Definitions

from The American Heritage® Dictionary of the English Language, 4th Edition

  • n. A large sheet of paper folded once in the middle, making two leaves or four pages of a book or manuscript.
  • n. A book or manuscript of the largest common size, usually about 38 centimeters (15 inches) in height, consisting of such folded sheets.
  • n. A leaf of a book numbered only on the front side.
  • n. A number on such a leaf.
  • n. A page number.
  • n. Accounting A page in a ledger or two facing pages that are assigned a single number.
  • n. Law A specific number of words used as a unit for measuring the length of the text of a document.
  • transitive v. To number consecutively the pages or leaves of (a book, for example).

from Wiktionary, Creative Commons Attribution/Share-Alike License

  • n. A leaf of a book or manuscript.
  • n. A sheet of paper once folded.
  • n. A book made of sheets of paper each folded once (two leaves or four pages to the sheet); hence, a book of the largest kind, exceeding 30 cm in height.
  • n. The page number. The even folios are on the left-hand pages and the odd folios on the right-hand.
  • n. A page of a book.
  • n. a page in an account book; sometimes, two opposite pages bearing the same serial number.
  • n. A leaf containing a certain number of words, hence, a certain number of words in a writing, as in England, in law proceedings 72, and in chancery, 90; in New York, 100 words.

from the GNU version of the Collaborative International Dictionary of English

  • n. A leaf of a book or manuscript.
  • n. A sheet of paper once folded.
  • n. A book made of sheets of paper each folded once (four pages to the sheet); hence, a book of the largest kind. See Note under Paper.
  • n. The page number. The even folios are on the left-hand pages and the odd folios on the right-hand.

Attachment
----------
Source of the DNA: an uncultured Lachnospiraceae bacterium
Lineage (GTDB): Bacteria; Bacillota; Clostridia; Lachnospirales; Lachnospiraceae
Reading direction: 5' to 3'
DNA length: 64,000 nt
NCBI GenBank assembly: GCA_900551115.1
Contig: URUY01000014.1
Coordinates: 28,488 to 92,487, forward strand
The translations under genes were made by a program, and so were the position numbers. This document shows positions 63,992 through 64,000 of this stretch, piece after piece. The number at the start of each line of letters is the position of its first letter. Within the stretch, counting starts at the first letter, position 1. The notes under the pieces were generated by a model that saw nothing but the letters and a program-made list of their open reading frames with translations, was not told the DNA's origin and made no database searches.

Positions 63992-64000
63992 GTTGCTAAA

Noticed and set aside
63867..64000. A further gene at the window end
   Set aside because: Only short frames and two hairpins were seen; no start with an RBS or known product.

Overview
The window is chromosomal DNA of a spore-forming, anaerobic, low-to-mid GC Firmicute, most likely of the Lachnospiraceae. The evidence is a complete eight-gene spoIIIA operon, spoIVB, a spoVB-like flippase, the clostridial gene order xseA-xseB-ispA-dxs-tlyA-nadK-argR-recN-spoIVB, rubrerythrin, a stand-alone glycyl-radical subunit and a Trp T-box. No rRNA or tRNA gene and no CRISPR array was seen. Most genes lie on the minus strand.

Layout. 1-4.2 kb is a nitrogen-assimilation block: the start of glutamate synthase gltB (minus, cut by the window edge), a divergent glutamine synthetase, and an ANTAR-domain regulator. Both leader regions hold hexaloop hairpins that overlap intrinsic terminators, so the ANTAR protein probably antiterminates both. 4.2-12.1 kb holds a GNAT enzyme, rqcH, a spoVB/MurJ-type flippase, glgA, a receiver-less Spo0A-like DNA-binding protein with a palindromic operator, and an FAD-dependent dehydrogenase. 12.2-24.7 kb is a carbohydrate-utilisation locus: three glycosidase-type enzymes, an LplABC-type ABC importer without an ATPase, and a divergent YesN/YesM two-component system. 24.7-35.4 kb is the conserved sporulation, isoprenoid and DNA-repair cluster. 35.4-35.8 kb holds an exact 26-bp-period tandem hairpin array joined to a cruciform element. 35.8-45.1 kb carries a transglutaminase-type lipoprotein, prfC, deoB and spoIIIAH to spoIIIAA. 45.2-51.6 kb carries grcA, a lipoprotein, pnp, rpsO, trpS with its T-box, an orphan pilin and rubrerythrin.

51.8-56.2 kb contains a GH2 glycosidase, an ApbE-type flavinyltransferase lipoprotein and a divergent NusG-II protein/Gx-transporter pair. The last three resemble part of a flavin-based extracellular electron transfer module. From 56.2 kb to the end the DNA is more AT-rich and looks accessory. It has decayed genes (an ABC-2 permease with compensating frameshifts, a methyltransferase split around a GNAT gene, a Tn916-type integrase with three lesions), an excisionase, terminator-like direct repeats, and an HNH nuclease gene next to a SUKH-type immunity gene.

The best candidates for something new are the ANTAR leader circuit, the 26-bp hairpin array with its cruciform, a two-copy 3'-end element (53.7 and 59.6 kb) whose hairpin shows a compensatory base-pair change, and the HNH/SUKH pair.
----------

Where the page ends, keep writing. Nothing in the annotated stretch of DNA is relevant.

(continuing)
• n. A page of a book; (Bookkeeping) a page in an account book; sometimes, two opposite pages bearing the same serial number.
  • n. A leaf containing a certain number of words, hence, a certain number of words in a writing, as in England, in law proceedings 72, and in chancery, 90; in New York, 100 words.
  • transitive v. To put a serial number on each folio or page of (a book); to page.
  • adj. Formed of sheets each folded once, making two leaves, or four pages. See folio, n., 3.

from The Century Dictionary and Cyclopedia

  • n. A sheet of paper folded once, usually through the shorter diameter, so as to consist of two equal leaves.
  • n. A book or other publication, or a blank book, etc., consisting of sheets or of a single sheet folded once.
  • n. The size of such a book, etc.: as, an edition of a work in folio. Abbreviated fol.: as, 3 vols.
  • n. One of several sizes of paper adapted for folding once into well-proportioned leaves, whether intended for such use or not, distinguished by specific names.
  • n. In bookkeeping, a page of an account-book, or both the right- and left-hand pages numbered with the same figure.
  • n. In printing, the number of a page, inserted at top or bottom.
  • n. In law, a certain number of words taken as a basis for computing the length of a document.
  • n. A wrapper or case for loose papers, sheet music, engravings, etc.: as, a music-folio.
  • n. In abundance; in great style (Nares); but, perhaps, in separate leaves; in flakes or fragments.
  • Pertaining to or having the form of a folio; folded or adapted for folding once; consisting of leaves formed by one folding: as, a sheet or book of folio size; a folio sheet, page, newspaper, or book.
  • In printing, to number the pages of, as a book or periodical; page; paginate.
  • In law-copying, to mark with its proper figure the end of every folio in; in law-printing, to mark with its proper figure the space that should be occupied by a folio in. See folio, n., 7.

from WordNet 3.0 Copyright 2006 by Princeton University. All rights reserved.

  • n. a sheet of any written or printed material (especially in a manuscript or book)
  • n. a book (or manuscript) consisting of large sheets of paper folded in the middle to make two leaves or four pages
  • n. the system of numbering pages

Etymologies

Middle English, from Late Latin foliō, ablative of folium, leaf of paper, from Latin, leaf; see bhel-3 in Indo-European roots.
(American Heritage® Dictionary of the English Language, Fourth Edition)
From Latin ablative singular form of folium ("leaf") (Wiktionary)

Examples

Comments

Log in or sign up to get involved in the conversation. It's quick and easy.